How To Design A Home for a Healthy Mind

Home design is not just about aesthetics and beauty. For anyone struggling with mental health issues, design and maintenance can be powerful tools for creating a sanctuary for ruminating, depressed, or uneasy minds. How can you apply interior design and home maintenance principles towards promoting mental health? Here are three points to consider:

Dedicate Your Bedroom to Sleep

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It’s no secret that restorative sleep is a key ingredient to sound mental health. In order to dedicate your bedroom to truly restorative sleep, start with your mattress. If it’s no longer comfortable, replace it and take advantage of return policies until you find the right one for you. You should also use blackout curtains to keep any and all light out of your bedroom at night. As clinical sleep medicine and neurology specialist Dr. Brandon Peters explains, the human body’s natural circadian rhythm follow dark-light cycles, which is why we’re more active in the day and more inclined to rest at night. Embrace sleeping in the dark and your mind will thank you for it.

Of course, any sleep oasis would be incomplete without personal touches that bring you feelings of comfort and safety. You can see how it is possible to personalise a sleep oasis in our blog post on ‘A Look Around My Home – Bedroom’. Alongside personal effects like a Himalayan salt lamp and the string lights on the vanity mirror, the bedroom has minimum clutter. This is because visual clutter can seep into the mind and prompt mental rumination before bedtime. Go ahead and personalise your space for comfort and safety, but be mindful of keeping the clutter to a minimum.

Turn Your Bathroom Into a Home Spa

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Any bathroom can turn into a spa where you can relax and indulge in self-care. James Hale writing for Bustle even argues that the bathroom can become a point of stability for those with mental health issues, adding how the bathroom has become part of his night-time routine. He writes that it de-stresses the mind and lets the body know that it’s time for sleep. To this end, you can add a few touches that can turn it into a more relaxing space, such as warm lighting, lavender-scented candles, indoor plants, and natural wood or stone surfaces. You can even add features like a new and high-tech shower or bathtub that are designed to provide a relaxing experience.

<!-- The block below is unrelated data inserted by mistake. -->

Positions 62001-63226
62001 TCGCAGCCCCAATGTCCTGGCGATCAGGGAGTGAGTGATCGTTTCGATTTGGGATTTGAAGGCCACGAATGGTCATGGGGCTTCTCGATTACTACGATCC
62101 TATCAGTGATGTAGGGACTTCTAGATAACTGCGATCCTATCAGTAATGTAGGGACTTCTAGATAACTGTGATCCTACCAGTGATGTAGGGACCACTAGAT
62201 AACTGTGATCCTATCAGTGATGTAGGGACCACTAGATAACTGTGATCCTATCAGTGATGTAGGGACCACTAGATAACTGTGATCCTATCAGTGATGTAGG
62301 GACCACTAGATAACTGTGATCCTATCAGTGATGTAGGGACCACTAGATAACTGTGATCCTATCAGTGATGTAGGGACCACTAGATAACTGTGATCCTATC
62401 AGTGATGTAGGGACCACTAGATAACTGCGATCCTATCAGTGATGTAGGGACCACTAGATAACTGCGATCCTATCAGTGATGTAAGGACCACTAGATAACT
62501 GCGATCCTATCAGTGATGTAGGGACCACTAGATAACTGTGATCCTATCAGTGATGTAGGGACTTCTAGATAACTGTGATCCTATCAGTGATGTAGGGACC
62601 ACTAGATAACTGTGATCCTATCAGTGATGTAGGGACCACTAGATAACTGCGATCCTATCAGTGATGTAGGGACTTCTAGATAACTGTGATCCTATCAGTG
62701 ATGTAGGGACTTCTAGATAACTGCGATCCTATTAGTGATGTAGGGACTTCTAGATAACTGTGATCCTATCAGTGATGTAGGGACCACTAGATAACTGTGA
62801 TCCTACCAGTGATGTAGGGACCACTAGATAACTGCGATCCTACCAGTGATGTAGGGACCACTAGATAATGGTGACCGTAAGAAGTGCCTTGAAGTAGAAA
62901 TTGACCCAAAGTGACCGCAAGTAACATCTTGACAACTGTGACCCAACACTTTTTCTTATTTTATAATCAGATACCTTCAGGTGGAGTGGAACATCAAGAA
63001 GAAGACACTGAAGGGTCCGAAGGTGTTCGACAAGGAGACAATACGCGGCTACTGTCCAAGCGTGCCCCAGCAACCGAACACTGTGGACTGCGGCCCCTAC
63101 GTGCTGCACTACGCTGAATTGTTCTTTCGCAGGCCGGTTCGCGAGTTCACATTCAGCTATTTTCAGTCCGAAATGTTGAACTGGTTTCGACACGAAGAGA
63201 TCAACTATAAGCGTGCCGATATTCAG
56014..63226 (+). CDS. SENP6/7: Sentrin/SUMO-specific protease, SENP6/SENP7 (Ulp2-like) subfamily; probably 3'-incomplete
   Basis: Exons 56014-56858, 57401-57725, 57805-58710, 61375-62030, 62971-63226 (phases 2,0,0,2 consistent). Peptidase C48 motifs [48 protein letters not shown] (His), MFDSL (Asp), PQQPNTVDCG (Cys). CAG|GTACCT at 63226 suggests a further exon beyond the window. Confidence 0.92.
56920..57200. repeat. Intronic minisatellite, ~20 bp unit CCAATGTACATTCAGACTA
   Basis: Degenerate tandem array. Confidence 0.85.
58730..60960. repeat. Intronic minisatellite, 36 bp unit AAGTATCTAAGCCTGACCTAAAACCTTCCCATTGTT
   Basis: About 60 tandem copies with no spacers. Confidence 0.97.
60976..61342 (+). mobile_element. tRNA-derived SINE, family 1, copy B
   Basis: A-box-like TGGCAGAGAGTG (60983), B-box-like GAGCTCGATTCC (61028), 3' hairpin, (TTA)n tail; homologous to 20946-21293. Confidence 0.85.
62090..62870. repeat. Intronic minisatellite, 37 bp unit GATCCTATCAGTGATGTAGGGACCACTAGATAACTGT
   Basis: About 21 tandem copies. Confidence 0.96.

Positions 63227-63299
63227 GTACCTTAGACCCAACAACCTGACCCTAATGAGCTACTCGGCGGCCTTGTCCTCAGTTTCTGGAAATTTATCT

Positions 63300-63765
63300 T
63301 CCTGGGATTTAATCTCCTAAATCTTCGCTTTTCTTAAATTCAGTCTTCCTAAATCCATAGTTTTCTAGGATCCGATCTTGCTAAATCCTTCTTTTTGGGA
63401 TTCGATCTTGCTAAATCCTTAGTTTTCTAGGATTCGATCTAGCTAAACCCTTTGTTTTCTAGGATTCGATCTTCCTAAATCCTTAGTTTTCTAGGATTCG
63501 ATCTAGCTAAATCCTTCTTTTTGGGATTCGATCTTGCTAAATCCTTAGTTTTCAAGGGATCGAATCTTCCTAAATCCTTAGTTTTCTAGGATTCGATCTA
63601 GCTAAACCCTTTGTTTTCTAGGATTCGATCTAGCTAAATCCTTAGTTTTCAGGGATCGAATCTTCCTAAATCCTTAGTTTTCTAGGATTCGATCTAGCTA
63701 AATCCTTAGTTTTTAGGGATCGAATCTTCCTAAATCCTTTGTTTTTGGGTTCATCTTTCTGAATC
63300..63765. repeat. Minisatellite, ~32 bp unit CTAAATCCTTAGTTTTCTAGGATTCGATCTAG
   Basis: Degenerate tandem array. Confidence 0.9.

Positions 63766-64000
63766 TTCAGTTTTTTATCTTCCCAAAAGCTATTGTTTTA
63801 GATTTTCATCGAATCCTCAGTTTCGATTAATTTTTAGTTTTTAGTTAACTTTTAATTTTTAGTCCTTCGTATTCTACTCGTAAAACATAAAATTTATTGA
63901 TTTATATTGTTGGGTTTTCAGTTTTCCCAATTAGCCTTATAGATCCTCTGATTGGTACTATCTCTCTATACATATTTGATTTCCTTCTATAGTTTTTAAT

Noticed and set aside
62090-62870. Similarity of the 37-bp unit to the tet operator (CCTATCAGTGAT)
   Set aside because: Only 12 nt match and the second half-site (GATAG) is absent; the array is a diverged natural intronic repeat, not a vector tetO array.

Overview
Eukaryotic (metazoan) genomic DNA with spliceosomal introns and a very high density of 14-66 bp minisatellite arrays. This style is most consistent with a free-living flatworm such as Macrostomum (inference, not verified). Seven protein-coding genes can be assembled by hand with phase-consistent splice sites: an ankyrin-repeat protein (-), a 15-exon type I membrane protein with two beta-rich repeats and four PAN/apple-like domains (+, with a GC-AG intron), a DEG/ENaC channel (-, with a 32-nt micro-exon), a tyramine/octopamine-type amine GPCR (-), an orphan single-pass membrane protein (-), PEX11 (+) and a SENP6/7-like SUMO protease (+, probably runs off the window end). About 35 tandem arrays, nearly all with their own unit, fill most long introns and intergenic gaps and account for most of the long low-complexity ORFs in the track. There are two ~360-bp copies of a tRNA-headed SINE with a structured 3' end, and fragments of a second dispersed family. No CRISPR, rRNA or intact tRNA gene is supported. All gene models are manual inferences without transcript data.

Just remember that such improvements come with technical maintenance concerns. If you’re not so handy when it comes to plumbing and boiler connections, it could be easier on your mental health, and your bank account, if you just let the specialists do the work for you. Just make sure you are financially prepared for all outcomes, especially if something goes wrong. HomeServe details how common gas boiler and heating insurance plans can include other things as well such as plumbing and drainage coverage – all of which are needed to create a spa bathroom. It’s one way to keep your mind off these concerns and make more space for mental health. Which you can then replenish in your spa bathroom once everything is complete.

Create a Separate Home Office That Inspires Productivity

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Much like how you’ll sleep better with a dedicated bedroom, having a dedicated home office can help improve your productivity. This means separating your work area at home and doing nothing but work in that particular space. This is why all of the gorgeous home office design ideas on Architectural Digest —big or small— are solely dedicated to the purpose of work productivity. Although the ideal situation would be to assign an entire room in your house for this purpose, a corner of your home or a table will do for smaller flats. What’s important is that it’s a space where you’re as free as you can be from all distractions, and everything you need to do your work is within easy reach. This is true for every profession, from lawyers doing paperwork at home to full-time craftswomen and those who make and sell art for a living.

Home is where you should feel the safest and most comfortable. Keep these design tips in mind if you want to turn your home into a fortress for a healthy and happy mind.

14 thoughts on “How To Design A Home for a Healthy Mind

  1. Hi Suzy,
    Hope you are well. Thank you so much for sharing this post which is so relevant for me at this time as I hope to have a go at most of this on my return from Gambia 🙂❤️.

    Like

  2. Addicted to some of the New York Times and Architectural Digest posts on YouTube lately, a chance to nosey into people’s homes. Interesting how personalities are reflected in decor and colour choices.

    Liked by 1 person

    1. Ive been playing an interior decorating game called Redecor and its been really nice to see other peoples takes on the same design brief! I love it! Even sticking to a brief, seeing how other peoples personalities and taste come through is amazing! xxx

      Like

  3. Hi Suzi,
    Hope you are well. All ok here, nice day & had a park brisk walk. 🙂 So far so good.
    Revisiting your post again & been decluttering stuff from boxes under bed, generally decluttering, adapting to return to u.k & Covid adaptations. Really enjoyed the read & will visit the bedroom link.
    Take care 🙂🙍🏻‍♀️

    Like

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